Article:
IRA `exploiting crime gangs'

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The Independent Online
JASON BENNETTO

Crime Correspondent

The IRA has secretly infiltrated the criminal underworld in Britain and is using its contacts to obtain equipment to carry out the current bombing campaign, anti-terrorist sources have discovered.

Professional gangs are unknowingly supplying firearms, stolen vehicles, and forged identification papers to the terror organisation. But there is evidence of a growing backlash among the criminal fraternity who are furious at being "exploited" by the IRA.

The police and MI5 are hoping this new trend could help them identify IRA units and operatives working in Britain.

This includes using their existing network of informers, but they are also trying to use the dislike of the IRA along with huge financial "rewards" to persuade underworld members to inform on the terrorists.

As an encouragement, up to pounds 1m has already been offered for information leading to the conviction of the people who carried out the Docklands bombing in east London, in which two people died.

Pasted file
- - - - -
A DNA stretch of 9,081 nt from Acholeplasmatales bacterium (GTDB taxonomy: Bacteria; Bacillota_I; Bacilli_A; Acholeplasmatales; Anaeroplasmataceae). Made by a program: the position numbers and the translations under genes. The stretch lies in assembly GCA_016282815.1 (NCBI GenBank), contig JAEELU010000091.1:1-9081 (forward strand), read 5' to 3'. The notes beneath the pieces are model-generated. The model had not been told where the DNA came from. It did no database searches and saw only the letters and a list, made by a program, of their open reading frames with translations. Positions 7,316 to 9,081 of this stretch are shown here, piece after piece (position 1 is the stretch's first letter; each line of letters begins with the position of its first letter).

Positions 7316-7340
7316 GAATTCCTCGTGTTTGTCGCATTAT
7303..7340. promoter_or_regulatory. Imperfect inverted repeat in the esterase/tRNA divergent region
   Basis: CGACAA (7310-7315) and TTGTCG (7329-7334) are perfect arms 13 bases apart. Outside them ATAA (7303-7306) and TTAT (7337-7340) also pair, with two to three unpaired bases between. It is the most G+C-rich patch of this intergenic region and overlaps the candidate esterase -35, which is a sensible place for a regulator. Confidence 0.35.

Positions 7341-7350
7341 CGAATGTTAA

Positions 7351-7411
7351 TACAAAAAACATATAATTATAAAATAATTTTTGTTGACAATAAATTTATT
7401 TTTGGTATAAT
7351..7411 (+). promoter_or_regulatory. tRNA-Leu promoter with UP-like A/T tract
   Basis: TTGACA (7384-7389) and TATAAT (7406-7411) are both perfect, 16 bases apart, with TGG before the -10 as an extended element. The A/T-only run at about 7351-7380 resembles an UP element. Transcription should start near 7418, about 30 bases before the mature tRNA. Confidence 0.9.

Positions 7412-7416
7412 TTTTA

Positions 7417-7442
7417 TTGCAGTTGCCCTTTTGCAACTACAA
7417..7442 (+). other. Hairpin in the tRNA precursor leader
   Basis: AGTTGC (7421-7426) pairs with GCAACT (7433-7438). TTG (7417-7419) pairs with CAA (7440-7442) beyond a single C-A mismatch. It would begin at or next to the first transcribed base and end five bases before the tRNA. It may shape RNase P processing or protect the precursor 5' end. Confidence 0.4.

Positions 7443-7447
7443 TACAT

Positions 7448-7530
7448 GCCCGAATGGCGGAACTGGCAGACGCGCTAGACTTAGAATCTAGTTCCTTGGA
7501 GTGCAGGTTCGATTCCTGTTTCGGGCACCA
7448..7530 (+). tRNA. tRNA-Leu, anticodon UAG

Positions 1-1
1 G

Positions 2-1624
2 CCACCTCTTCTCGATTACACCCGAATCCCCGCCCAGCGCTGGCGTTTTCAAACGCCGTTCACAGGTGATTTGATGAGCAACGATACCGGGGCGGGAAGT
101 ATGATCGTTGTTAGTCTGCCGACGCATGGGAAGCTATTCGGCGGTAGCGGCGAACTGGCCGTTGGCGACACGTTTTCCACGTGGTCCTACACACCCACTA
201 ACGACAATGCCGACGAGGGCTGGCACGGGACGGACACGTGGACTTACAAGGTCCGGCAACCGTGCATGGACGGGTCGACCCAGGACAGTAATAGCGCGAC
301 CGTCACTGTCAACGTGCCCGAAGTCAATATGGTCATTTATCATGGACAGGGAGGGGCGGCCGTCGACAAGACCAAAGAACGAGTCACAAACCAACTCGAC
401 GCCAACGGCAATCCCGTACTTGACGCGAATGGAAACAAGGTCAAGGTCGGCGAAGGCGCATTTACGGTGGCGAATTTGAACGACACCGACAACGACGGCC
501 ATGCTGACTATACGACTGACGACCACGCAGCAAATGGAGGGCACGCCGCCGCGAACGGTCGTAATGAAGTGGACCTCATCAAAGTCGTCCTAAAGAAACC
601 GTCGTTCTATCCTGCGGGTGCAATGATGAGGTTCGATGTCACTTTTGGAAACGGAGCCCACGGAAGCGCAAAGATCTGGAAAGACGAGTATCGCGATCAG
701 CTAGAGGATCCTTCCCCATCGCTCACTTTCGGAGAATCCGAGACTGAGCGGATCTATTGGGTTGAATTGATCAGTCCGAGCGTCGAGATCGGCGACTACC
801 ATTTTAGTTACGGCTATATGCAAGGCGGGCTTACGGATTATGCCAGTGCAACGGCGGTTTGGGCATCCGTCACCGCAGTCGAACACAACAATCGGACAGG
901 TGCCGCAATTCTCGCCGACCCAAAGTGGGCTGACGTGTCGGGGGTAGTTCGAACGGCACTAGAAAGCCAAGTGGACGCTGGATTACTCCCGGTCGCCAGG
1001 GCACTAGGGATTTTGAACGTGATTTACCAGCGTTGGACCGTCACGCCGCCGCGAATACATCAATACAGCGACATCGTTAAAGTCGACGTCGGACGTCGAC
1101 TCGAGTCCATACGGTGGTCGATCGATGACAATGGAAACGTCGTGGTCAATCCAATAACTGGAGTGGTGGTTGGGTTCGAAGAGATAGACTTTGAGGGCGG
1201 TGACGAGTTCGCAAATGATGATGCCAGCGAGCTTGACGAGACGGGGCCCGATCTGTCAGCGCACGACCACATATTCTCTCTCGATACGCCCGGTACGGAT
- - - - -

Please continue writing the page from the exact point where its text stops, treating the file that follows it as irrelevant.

When the reward was announced Commander John Grieve, head of Scotland Yard's Anti-Terrorist Branch, said that it was aimed at criminal informers as well as the public. He said: "We will use every weapon given to us by the community to bring terrorists to justice. We all know that some criminals are motivated by money and we can use that to get the information we need."

Anti-terrorist officers have found evidence of IRA members pretending to be "normal" criminals to mix with underworld groups in cities throughout the country, including Manchester, Newcastle, and Liverpool, but mainly in London. With the growing availability guns, stolen vehicles and forged documents, including driving licences and passports, it has become safer in some cases to use established criminal services rather than the IRA running the risk of smuggling all its own materials.

This is a new trend as, traditionally, IRA units have been very self contained and avoid contact with other organisations because of the security risk.

An intelligence source said: "We know the IRA has infiltrated the criminal infrastructure on the mainland and has been making good use of it for some time. This is obviously an area we are exploring." A different police source said: "They are exploiting the criminal-support mechanism."

Intelligence officers believe that apart from hatred of the IRA's tactics, criminals have a more practical interest in exposing suspected terrorists - they do not want the extra attention of MI5 and anti-terrorist officers that contact with the republicans brings.

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